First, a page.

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Editorial: Disappointment with Jose Peñín

sibaritas_76This past week I sat with José Peñín at the same two person table judging wines that were to become the “best of Portugal”. It’s a humbling experience sitting next to someone with so much history and credibility in the Spanish Iberian Wine Industry. Called the “Robert Parker” of Spain, his small empire includes an annual Spanish Wine buying guide, which he contributes to annually, and most notably, a magazine entitled Sibaritas. José judges, tastes and travels year round in hopes of promoting the wines that he knows and loves so well, while at the same time making a nice living out of it. I have enjoyed talking with him both times we were together in Portugal on a variety of subjects from wine tasting notes, points, social media and Haute Cusine.

Today , however, I have to regrettably say, “shame on him”.

This afternoon, I found myself in a local bookstore browsing the magazine rack when I came across Sibaritis. I’m not a big fan of the magazine, just doesn’t rub me the right way. Not to say it’s bad, just not my cup of tea. Regardless, today I realized that I really don’t need to bother anymore, and maybe even go so far as to say that we here at Catavino need to work harder to increase our influence, if only so less people have to read headlines like this: “Rioja – Ribera del Duero ¿Cuál es el mejor?” translated: “Rioja – Ribera del Duero: Which is the better region?”


I opened the page and there was the opening column where José analyzed and discussed this entirely ridiculous and laughable question.

Seriously? Which is better?

In a country that is struggling to promote its own wines effectively, handicapped by its inability to get its wine regions to collaborate to promote a simple idea “Brand Spain”, the leading critic in this country fuels the fire with this baloney? Please José, help Spain to better itself rather than egging it on as it fights within its own borders.

Since I’ve lived in Spain, I have seen regions as closely related as La Rioja Alavesa and La Rioja (yes to anyone who does not live in Spain, these are the same regions, or rather one is a sub region of another), argue and fight about how to promote themselves. La Rioja Alavesa being on the Basque side of the border within the DOC of Rioja, refuses to collaborate on various promotions, and La Rioja, principally Longroño won’t admit that La Rioja Alavesa exists. I’m sorry, I know this is confusing, but it needs to be said so that you can all understand that it makes NO FREAKING SENSE!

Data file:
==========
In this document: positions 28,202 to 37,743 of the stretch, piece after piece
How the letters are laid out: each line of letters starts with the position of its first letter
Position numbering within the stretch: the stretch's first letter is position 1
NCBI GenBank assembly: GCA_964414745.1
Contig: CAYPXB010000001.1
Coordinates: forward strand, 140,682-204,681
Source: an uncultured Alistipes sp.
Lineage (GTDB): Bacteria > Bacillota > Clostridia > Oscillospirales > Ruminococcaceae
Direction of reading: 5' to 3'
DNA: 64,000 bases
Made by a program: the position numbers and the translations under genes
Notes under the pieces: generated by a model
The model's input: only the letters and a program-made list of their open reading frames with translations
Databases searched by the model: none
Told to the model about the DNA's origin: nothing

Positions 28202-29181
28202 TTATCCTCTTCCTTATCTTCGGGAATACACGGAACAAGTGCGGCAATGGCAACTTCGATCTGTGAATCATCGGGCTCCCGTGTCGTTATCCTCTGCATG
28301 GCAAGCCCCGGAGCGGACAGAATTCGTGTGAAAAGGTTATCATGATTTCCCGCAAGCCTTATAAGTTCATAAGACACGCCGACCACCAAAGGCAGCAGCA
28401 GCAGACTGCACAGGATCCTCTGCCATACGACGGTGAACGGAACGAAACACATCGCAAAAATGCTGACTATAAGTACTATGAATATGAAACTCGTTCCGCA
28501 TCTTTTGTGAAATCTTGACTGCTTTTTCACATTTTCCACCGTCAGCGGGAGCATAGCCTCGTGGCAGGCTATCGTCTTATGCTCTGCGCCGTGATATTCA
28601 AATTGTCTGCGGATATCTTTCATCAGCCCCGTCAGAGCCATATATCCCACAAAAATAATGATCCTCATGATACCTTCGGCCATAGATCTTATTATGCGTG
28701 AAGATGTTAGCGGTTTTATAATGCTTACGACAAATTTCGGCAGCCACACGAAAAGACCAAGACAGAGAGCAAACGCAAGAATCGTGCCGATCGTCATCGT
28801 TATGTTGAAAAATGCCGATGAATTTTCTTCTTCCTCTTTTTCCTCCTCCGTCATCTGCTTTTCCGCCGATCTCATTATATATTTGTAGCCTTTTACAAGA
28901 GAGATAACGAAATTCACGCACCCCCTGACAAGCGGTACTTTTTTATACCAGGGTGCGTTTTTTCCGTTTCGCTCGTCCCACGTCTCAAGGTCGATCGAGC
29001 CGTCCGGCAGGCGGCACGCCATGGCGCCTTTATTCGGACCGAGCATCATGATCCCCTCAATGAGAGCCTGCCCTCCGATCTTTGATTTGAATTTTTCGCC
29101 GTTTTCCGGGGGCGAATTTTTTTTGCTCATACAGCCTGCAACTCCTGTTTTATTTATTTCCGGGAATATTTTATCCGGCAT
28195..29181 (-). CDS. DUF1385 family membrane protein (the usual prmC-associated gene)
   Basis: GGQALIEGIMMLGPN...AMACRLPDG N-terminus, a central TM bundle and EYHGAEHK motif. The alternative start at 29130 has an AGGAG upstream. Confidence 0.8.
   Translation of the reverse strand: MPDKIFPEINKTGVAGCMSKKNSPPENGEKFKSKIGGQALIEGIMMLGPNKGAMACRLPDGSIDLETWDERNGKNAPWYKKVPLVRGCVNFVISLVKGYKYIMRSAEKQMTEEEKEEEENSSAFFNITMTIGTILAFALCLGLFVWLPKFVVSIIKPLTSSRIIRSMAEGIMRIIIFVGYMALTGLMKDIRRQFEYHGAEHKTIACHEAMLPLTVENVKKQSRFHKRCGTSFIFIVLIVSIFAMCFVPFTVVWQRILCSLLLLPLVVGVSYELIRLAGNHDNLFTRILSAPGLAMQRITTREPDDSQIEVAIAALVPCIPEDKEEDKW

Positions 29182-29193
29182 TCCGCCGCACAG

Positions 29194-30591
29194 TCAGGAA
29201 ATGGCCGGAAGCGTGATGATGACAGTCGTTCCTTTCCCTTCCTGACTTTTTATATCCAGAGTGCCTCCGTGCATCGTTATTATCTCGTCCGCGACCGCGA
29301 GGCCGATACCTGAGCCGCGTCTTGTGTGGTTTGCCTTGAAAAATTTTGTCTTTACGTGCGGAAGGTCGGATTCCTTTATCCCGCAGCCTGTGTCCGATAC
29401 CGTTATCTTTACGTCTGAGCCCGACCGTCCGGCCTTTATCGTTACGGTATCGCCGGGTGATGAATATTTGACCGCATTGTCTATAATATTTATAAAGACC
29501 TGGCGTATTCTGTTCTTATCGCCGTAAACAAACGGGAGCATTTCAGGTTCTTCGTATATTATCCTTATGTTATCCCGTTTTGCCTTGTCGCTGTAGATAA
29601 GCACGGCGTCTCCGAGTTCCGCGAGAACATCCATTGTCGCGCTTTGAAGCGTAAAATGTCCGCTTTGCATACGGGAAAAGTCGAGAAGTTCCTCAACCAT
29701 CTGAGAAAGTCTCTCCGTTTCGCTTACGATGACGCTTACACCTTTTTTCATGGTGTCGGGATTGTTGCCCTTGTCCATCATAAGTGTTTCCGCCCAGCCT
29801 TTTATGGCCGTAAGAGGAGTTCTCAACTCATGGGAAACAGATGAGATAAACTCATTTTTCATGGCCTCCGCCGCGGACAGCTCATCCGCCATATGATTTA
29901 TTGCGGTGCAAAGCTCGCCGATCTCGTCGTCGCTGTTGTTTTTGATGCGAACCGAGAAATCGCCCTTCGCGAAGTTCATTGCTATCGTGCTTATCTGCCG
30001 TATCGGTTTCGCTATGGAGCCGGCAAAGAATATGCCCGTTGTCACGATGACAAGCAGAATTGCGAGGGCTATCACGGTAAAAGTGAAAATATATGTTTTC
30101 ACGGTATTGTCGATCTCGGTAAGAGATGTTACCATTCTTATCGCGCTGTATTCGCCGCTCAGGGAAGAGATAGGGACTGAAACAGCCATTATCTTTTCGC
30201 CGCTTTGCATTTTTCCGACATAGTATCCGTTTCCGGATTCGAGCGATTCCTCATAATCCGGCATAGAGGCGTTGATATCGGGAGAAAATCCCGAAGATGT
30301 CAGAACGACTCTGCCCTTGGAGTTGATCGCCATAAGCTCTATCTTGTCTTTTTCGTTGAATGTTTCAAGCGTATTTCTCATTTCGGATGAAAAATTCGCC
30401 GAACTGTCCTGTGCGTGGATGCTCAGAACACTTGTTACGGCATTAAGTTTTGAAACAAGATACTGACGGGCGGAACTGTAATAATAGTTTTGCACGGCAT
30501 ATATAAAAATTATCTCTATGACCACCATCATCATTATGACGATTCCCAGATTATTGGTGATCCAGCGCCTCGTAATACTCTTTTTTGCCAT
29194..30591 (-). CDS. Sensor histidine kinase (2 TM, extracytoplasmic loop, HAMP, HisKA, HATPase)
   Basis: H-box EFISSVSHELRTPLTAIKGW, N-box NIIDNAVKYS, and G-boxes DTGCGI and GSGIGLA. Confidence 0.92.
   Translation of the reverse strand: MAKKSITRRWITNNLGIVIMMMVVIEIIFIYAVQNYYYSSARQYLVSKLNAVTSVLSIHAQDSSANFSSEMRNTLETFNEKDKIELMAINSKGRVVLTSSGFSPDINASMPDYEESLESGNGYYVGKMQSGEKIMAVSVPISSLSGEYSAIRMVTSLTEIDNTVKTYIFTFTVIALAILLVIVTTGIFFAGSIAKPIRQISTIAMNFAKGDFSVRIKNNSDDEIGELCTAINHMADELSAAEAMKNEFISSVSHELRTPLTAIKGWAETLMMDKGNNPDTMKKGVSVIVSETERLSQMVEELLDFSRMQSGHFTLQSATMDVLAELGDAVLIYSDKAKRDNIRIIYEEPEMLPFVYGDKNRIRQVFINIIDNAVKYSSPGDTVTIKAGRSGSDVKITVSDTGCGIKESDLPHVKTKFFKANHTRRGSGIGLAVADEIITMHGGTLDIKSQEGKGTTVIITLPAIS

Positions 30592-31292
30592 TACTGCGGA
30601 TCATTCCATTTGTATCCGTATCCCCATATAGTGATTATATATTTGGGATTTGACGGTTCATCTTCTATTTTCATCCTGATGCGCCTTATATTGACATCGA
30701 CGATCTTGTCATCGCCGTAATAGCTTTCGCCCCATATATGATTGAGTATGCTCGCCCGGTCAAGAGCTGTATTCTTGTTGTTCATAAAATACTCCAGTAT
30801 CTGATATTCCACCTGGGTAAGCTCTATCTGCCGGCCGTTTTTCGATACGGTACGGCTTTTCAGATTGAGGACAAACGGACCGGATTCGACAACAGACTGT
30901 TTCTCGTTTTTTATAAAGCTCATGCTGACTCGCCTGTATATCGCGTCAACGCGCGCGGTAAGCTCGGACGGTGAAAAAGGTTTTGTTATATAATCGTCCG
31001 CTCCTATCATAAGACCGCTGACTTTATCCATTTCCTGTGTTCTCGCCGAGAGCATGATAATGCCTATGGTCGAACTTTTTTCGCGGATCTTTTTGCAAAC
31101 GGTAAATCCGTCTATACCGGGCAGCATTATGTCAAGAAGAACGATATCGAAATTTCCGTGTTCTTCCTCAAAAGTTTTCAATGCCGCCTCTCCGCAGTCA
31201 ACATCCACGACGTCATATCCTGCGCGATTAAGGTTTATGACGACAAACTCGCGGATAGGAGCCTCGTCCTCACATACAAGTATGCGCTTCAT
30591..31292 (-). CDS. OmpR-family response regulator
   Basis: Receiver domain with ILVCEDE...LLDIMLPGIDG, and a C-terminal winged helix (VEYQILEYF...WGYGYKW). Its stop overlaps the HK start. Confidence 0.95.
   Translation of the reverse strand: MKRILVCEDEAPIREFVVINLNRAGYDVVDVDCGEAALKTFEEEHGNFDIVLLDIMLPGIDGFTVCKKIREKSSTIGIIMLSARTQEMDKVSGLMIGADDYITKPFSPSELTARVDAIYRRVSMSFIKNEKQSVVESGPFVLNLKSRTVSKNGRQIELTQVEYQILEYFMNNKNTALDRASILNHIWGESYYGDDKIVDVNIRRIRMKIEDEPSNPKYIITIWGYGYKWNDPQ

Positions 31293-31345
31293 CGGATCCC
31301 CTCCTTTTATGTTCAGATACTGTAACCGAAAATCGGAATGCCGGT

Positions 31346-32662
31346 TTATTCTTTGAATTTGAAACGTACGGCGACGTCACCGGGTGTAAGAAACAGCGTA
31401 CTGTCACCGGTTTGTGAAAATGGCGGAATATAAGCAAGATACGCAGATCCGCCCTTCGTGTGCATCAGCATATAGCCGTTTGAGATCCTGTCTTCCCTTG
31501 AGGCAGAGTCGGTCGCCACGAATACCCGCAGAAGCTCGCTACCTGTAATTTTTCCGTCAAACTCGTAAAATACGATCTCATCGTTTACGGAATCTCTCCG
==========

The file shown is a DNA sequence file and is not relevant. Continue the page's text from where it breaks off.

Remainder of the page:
Vist to Dinastia Vivanco

Back to the topic at hand. La Rioja, making wines from Tempranillo, Garnacha, Graciano, Mazuelo, Malvasia, and assorted other bit players. Ribera del Duero, making wines from Tempranillo (every region pretty much does here in Spain), Cabernet-Sauvignon, Merlot, Malbec and Garnacha. Both can be said to be located in a river valley, though Rioja has mountains that funnel the air down said valley, while Ribera has only plateaus.

So far, they have a couple of grapes in common and the proximity to a river. Having been to both, I would say that’s about it. They are different. Different things cannot be said to be better than one another, only different. And this difference is what we should be celebrating, rather than pitting one against the other.

Within Spain, regions do matter to sales, to people’s perceptions, to peoples pride, but the truth is, we don’t have issues in this country selling wine to Spainards. We have trouble selling wine to those outside our borders. My solution is simple: Brand something bigger.

Brand Spain vs The World

Brand Iberia Versus Europe

Brand Diversity vs Banality


It doesn’t help. It only hurts. Confuses us at times and leads to anominity. We’re better than you, your better than us, it does no one any good, and it cuts at the very reason we all love wine, diversity.

José you sat next to me and talked about all the various incarnations of Touriga Nacional that can be found in Portugal. It was fun, as we discussed what we liked from each regions terroir as it influenced this wonderful grape, and it was these differences that we both agreed is why we love it. We never mentioned which region was better, we only mentioned how they differed, which we might prefer, and why. We agreed that each region showed a shade of TN, that we appreciated for different reasons.

Ribera and Rioja both happen to make great wines. They both are very different, and at the same time, similar. Let’s make the next headline a bit more helpful, maybe “Rioja and Ribera what we love about both”.

Maybe its too sappy, but at least we won’t be further strengtheing the walls that divide us.

Ryan Opaz

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